Photo: Denise Cortez (Flickr)
Dear A Moment of Science,
I hate going to the dentist. In fact, I openly fear it. Yet I’ve never actually had a really bad or painful experience with a dentist. So why do I fear it so much?
You’re certainly not alone. Quaking in your boots at the mere thought of a dental check‑up–let alone having a cavity taken care of–is a time‑honored tradition.
Fear Of Dentists
And it doesn’t necessarily derive from a bad dental experience. New research shows that fear of the dentist is often passed down from parents to their children.
Fathers are especially involved. Previous studies found a link between parents’ attitudes toward the dentist and kids’ fear. But the new study reveals that kids pay even closer attention to how their fathers react when the dentist is involved. Apparently, when fathers display fear and anxiety, kids are most likely to pick up those cues and see dental visits as something to fear.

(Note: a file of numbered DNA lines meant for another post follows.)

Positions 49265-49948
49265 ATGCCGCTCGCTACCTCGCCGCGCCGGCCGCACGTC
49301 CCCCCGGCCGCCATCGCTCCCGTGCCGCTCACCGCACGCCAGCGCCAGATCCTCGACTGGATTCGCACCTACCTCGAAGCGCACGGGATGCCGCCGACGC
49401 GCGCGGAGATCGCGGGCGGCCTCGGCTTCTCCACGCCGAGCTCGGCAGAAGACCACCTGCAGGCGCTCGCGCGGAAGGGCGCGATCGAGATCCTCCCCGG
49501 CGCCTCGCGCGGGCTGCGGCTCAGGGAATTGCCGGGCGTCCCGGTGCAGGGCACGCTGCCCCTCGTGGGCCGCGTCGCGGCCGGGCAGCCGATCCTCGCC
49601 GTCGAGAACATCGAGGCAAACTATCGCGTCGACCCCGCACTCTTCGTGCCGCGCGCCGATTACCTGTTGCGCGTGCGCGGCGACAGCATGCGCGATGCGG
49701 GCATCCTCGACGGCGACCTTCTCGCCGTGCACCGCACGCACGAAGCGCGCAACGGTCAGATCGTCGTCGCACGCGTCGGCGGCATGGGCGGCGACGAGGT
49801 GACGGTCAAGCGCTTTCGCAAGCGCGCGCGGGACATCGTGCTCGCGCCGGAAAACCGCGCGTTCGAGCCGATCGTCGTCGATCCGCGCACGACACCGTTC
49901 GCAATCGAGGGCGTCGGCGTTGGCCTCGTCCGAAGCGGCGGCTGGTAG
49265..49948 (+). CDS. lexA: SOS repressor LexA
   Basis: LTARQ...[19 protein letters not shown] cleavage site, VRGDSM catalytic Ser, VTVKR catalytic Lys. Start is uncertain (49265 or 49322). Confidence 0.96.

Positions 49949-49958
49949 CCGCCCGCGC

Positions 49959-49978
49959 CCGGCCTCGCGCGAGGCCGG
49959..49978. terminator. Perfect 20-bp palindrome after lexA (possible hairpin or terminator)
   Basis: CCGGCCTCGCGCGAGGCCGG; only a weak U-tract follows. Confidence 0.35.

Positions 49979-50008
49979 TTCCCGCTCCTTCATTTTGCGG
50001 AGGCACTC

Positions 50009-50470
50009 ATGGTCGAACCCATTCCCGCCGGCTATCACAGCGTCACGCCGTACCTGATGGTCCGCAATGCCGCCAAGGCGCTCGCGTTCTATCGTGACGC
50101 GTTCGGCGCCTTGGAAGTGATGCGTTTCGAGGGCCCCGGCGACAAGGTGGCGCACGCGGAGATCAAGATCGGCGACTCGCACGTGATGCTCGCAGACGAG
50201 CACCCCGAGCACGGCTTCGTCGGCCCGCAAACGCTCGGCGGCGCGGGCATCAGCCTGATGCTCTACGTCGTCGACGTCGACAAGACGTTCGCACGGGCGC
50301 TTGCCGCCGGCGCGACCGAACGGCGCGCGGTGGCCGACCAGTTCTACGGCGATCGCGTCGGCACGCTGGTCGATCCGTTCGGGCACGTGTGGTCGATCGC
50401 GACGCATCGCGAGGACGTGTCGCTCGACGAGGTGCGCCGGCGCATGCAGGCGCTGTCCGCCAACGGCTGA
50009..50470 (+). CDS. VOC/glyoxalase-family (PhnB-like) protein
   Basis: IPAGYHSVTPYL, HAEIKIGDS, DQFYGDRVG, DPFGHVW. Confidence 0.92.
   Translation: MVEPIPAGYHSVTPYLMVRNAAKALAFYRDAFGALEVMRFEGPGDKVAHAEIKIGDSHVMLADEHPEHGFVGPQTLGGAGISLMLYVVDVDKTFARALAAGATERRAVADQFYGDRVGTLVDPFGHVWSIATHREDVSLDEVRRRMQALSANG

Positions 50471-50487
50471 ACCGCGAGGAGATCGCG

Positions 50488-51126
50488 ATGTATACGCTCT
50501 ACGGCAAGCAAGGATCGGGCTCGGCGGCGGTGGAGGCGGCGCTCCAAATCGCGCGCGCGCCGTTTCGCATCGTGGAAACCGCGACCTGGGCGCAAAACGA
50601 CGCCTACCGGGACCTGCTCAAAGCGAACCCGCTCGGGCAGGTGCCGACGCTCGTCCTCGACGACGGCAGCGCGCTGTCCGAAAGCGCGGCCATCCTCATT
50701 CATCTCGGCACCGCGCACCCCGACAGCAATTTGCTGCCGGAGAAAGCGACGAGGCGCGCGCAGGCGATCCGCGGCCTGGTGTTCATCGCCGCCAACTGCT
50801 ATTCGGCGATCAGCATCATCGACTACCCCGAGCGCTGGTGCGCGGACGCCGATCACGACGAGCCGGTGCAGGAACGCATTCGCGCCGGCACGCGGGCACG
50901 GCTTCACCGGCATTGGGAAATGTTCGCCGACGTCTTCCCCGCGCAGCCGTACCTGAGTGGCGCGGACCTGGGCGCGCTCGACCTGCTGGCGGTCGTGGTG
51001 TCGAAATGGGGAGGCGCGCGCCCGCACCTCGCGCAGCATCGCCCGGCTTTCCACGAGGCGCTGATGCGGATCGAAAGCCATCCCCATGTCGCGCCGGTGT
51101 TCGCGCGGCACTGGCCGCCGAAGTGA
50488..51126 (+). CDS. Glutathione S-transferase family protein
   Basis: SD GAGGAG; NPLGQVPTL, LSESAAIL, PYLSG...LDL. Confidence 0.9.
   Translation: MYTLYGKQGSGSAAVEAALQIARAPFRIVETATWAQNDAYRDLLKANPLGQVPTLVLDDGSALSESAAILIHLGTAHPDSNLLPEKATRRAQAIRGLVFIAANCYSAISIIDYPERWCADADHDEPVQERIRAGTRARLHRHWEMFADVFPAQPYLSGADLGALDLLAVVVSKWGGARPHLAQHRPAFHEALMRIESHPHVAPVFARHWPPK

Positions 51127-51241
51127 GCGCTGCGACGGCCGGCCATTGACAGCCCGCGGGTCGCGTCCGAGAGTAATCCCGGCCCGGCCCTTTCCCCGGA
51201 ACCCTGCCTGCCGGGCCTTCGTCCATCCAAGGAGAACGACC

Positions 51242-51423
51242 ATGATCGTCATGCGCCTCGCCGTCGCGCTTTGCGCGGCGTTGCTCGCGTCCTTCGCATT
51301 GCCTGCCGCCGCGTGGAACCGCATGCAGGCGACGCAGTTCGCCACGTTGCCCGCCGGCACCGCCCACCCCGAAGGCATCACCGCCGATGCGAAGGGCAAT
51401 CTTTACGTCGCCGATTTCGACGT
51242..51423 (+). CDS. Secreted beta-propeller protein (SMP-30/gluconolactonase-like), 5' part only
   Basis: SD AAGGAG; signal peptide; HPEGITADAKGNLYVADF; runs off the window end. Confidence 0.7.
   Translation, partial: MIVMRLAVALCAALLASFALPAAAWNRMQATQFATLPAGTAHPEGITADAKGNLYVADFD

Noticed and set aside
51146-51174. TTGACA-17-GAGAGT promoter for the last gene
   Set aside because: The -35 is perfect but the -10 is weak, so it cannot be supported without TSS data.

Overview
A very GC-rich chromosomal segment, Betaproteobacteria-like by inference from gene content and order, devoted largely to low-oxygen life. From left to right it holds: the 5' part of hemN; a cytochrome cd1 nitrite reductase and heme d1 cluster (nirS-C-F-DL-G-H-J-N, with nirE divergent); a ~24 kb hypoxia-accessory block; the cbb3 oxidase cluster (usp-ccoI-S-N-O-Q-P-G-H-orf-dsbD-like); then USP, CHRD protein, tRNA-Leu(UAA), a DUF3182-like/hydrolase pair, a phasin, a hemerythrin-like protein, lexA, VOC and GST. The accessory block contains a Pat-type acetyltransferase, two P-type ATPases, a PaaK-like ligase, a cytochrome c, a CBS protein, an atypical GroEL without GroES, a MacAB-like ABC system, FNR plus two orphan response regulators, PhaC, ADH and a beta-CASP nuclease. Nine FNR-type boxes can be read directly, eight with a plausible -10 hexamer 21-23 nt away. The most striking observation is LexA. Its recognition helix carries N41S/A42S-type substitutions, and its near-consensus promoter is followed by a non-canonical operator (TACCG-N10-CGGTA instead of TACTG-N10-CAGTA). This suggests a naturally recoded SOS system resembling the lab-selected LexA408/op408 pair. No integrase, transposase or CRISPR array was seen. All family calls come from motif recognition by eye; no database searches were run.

Fathers Play A Role
Why fathers carry so much weight in influencing how their kids think about the dentist is not clear. At least the study doesn’t really offer an explanation. But it does suggest that fathers can play an important role in what psychologists called positive emotional contagion.
If fathers’ fear of the dentist can contaminate their kids, the opposite might also be true. In other words, dads behaving positively and not displaying fear could orient their kids towards not fearing the dentist.
So the researchers call for parents, and fathers in particular, to be involved in dentist fear prevention campaigns.